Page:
For the past nine years, I’ve joyfully created modern calligraphy. It never occurred to me to try my hand at a traditional style until I began getting requests for Copperplate calligraphy worksheets starting about five years ago. At that point, I picked up Eleanor Winters’ Mastering Copperplate Calligraphy, and I promptly felt overwhelmed by all the rules and guidelines.
As time has passed, though, I’ve noticed more and more calligraphers using Copperplate in a playful way. As I’ve seen more Copperplate, my fondness for it has increased. It’s kind of like hearing a song on the radio … at first, it might not be your jam, but the more you hear it, the more you like it. As a result, I’ve started playing with this timeless style, and I thought you might like to, as well!
My Experience With Copperplate
I don’t pretend to be a Copperplate pro; I’m not. I learned everything I know about this style from reading Mastering Copperplate Calligraphy and from Joe Vitolo’s free eBook Script in the Copperplate Style. Both works recommend using four to six horizontal calligraphy guidelines, but I like to use three to keep things simple. The books explain that each letter should have very specific strokes, and there is a correct and an incorrect way for letters to look. I can’t bring myself to stress over a letter that’s too pinched or too wide, so I’m not the best traditional calligrapher out there, for sure!
What I can assure you is that I’ve had fun trying on Copperplate letterforms. Sometimes, I take creative license with the letters; and other times, I stick to the script. In TPK’s new Copperplate worksheet, I included true Copperplate letters without modifications.
In short, my disclaimer is that if you choose to practice with the TPK Copperplate worksheet, you’re not learning Copperplate from an aficionado. I’m just a casual Copperplate admirer who is having fun with it, and I want to pass that fun on to you, too!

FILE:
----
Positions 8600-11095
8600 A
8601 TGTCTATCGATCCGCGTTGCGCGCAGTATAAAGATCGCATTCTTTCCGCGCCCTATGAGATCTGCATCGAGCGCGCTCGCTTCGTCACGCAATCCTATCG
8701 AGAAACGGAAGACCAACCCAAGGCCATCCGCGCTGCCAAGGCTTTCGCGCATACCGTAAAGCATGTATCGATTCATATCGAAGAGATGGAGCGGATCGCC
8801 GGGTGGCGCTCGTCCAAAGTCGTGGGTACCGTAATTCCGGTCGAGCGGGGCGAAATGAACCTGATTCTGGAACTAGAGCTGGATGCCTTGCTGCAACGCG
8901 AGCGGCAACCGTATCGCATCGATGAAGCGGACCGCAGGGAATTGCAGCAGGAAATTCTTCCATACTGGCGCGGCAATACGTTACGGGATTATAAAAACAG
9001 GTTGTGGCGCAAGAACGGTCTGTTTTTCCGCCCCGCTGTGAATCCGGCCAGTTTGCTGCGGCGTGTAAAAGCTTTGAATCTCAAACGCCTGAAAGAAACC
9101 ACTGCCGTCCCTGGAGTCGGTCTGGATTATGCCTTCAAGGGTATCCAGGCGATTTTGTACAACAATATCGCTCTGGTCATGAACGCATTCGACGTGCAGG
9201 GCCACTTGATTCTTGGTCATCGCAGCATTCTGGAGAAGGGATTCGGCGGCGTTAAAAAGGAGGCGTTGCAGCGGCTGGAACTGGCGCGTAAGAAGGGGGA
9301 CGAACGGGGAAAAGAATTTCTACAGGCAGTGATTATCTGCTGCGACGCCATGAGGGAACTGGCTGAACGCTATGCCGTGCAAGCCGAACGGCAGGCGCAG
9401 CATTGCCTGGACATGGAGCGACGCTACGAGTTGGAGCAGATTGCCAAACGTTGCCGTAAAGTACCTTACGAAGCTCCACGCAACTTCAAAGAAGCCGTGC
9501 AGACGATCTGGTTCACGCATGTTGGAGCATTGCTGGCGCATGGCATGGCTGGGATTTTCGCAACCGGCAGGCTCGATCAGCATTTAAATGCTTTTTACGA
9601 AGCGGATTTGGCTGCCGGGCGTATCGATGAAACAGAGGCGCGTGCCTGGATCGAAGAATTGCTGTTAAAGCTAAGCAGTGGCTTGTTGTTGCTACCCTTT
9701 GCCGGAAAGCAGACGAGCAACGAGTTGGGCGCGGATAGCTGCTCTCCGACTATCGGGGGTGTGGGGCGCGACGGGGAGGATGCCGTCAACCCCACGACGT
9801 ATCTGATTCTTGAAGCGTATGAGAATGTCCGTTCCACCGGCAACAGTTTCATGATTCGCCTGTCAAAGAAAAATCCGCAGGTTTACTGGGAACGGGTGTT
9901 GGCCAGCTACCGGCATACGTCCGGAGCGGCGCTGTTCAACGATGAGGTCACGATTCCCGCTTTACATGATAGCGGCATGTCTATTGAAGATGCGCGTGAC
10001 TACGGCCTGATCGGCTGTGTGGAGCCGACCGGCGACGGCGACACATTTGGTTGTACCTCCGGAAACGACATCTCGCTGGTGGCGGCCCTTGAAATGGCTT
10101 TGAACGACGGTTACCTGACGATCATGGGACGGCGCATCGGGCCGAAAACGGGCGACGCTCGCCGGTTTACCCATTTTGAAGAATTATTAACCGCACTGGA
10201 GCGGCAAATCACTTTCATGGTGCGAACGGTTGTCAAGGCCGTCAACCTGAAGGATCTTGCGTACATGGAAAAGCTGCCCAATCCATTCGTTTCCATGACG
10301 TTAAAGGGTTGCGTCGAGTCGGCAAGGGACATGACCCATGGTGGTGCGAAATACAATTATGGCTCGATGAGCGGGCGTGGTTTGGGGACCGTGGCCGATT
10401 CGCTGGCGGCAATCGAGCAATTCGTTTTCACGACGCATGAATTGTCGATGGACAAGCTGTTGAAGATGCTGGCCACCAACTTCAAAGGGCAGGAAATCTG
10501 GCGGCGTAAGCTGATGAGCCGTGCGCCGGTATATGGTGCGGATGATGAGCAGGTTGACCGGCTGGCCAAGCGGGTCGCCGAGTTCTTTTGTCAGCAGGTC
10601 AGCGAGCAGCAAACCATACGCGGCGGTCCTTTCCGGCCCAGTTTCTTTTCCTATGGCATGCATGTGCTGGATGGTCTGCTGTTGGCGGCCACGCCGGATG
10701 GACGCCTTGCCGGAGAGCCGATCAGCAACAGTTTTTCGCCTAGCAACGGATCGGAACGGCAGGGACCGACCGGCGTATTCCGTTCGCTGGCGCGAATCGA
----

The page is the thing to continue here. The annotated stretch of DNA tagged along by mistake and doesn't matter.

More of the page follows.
Limited Edition Copperplate Worksheets
TPK’s premium Limited Edition Copperplate worksheet is ten pages long and walks you through how to write every character A-Z, a-z, 1-0, and &. I recommend printing the worksheet on 32# premium laserjet paper, then filling it out with iron gall ink and your favorite pen/nib. If you’re right-handed, an oblique pen is great for this worksheet.
I don’t recommend this worksheet for pointed pen beginners. It’s best to fill it out if you have an understanding of calligraphy basics! Below, you’ll find a short video that I made of me writing in my worksheet set. I’m using Walker’s Copperplate ink, a Brause EF66 oblique pen, and a Brause EF66 nib.
If you can’t see this video, you can watch it on YouTube here.
There are two versions of the worksheet; one is the premium 11-page version with plenty of guided practice ($5). The other is free, and it’s a basic 2-page exemplar. Choose which one fits your budget and your needs!
Why is This Limited Edition?
TPK’s premium Copperplate worksheet will be available on the TPK website through Tuesday, April 20th. After that date, it will no longer be available for purchase/download. However, anyone who purchases it will continue to enjoy unlimited access to it.
A comprehensive Copperplate worksheet would be a great permanent addition to the TPK Catalog! Unfortunately, I’ve got a lot on my plate right now with filming a couple of online courses. There’s just not enough time in my schedule at the moment to create a big Copperplate worksheet with drills, lots of word practice, and an accompanying video. So, I decided to make this smaller worksheet for now. Then, hopefully later this year or early next year, you can look for a big Copperplate worksheet that lives on the site permanently!
In the meantime, I’m confident that you’ll enjoy using this worksheet set to develop your Copperplate skills. Remember: I’m not a huge stickler for rules or rigidity, so I’m sure my Copperplate isn’t 100% perfect. To learn from the masters, you can purchase Eleanor Winters’ book or check out Dr. Joe Vitolo’s eBook (for FREE!) here.
Have fun and happy writing!